Bettencourt J.C., Lillis K.P., Stupin L.R., White J.A. Effects of imperfect dynamic clamp: Computational and experimental results (2008) Journal of Neuroscience Methods, 169 (2): 282-289.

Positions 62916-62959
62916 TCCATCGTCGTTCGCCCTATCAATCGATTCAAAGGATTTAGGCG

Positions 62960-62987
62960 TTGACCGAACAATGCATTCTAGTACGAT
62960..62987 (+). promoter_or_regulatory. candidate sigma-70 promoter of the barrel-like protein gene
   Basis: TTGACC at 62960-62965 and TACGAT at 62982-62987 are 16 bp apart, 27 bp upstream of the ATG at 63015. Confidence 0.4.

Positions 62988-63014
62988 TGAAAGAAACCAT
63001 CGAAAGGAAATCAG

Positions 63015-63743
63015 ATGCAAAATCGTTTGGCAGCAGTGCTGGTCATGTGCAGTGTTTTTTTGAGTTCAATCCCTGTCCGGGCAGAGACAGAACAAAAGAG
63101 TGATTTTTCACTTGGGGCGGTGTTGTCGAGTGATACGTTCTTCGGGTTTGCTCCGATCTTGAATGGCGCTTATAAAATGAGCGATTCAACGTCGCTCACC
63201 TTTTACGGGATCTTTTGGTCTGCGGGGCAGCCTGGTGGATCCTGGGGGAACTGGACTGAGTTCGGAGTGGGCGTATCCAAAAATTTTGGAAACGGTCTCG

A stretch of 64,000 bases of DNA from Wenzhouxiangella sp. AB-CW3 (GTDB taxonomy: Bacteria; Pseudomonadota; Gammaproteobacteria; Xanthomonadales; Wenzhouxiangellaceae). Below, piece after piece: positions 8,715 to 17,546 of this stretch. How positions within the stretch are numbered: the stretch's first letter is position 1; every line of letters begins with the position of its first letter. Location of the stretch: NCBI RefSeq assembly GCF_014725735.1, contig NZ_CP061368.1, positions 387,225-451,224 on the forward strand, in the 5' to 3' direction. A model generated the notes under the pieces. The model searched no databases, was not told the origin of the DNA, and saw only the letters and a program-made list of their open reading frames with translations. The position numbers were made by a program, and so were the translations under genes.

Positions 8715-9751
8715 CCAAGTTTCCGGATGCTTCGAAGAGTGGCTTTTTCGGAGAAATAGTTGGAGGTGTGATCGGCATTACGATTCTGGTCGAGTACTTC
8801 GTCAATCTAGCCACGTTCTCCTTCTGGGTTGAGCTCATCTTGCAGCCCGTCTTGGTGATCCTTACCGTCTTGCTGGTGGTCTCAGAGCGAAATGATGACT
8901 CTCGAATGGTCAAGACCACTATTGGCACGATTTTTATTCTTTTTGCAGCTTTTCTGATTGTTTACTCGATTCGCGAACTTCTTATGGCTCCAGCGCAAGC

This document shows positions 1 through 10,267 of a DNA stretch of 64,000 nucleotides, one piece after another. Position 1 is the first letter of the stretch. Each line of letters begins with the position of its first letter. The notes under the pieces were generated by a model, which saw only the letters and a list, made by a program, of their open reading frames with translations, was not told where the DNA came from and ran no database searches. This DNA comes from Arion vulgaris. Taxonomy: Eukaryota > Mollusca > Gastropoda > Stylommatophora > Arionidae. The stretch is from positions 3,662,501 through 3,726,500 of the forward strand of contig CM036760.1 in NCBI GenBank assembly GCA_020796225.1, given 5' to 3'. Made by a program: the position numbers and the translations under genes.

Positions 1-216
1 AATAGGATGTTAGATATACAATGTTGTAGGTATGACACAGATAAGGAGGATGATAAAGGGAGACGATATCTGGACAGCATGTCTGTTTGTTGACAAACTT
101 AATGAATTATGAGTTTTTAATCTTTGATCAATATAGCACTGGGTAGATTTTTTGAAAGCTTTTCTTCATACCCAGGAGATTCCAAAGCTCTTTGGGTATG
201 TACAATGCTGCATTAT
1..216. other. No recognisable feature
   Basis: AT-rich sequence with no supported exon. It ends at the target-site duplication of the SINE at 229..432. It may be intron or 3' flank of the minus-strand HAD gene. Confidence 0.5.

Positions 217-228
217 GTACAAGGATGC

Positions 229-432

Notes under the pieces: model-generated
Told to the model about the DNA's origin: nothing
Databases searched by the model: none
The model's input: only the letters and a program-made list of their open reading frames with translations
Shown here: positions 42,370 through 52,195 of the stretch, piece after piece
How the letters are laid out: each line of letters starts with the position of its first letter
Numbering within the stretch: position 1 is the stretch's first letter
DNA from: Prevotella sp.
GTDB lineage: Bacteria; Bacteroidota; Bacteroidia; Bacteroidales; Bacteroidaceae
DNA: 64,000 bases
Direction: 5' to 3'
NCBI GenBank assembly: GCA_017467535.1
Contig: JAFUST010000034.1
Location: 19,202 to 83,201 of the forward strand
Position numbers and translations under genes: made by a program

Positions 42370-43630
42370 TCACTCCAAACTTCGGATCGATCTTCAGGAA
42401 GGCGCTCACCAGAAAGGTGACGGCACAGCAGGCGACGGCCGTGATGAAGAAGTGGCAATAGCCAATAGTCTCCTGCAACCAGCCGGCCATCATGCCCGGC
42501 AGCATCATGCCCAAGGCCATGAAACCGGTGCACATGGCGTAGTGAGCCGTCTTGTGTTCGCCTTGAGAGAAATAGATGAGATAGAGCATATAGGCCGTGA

In the dynamic clamp technique, a typically nonlinear feedback system delivers electrical current to an excitable cell that represents the actions of “virtual” ion channels (e.g., channels that are gated by local membrane potential or by electrical activity in neighboring biological or virtual neurons). Since the conception of this technique, there have been a number of different implementations of dynamic clamp systems, each with differing levels of flexibility and performance. Embedded hardware-based systems typically offer feedback that is very fast and precisely timed, but these systems are often expensive and sometimes inflexible. PC-based systems, on the other hand, allow the user to write software that defines an arbitrarily complex feedback system, but real-time performance in PC-based systems can be deteriorated by imperfect real-time performance. Here, we systematically evaluate the performance requirements for artificial dynamic clamp knock-in of transient sodium and delayed rectifier potassium conductances. Specifically, we examine the effects of controller time step duration, differential equation integration method, jitter (variability in time step), and latency (the time lag from reading inputs to updating outputs). Each of these control system flaws is artificially introduced in both simulated and real dynamic clamp experiments. We demonstrate that each of these errors affect dynamic clamp accuracy in a way that depends on the time constants and stiffness of the differential equations being solved. In simulations, time steps above 0.2 ms lead to catastrophic alteration of spike shape, but the frequency–current relationship is much more robust. Latency (the part of the time step that occurs between measuring membrane potential and injecting re-calculated membrane current) is a crucial factor as well. Experimental data are substantially more sensitive to inaccuracies than simulated data.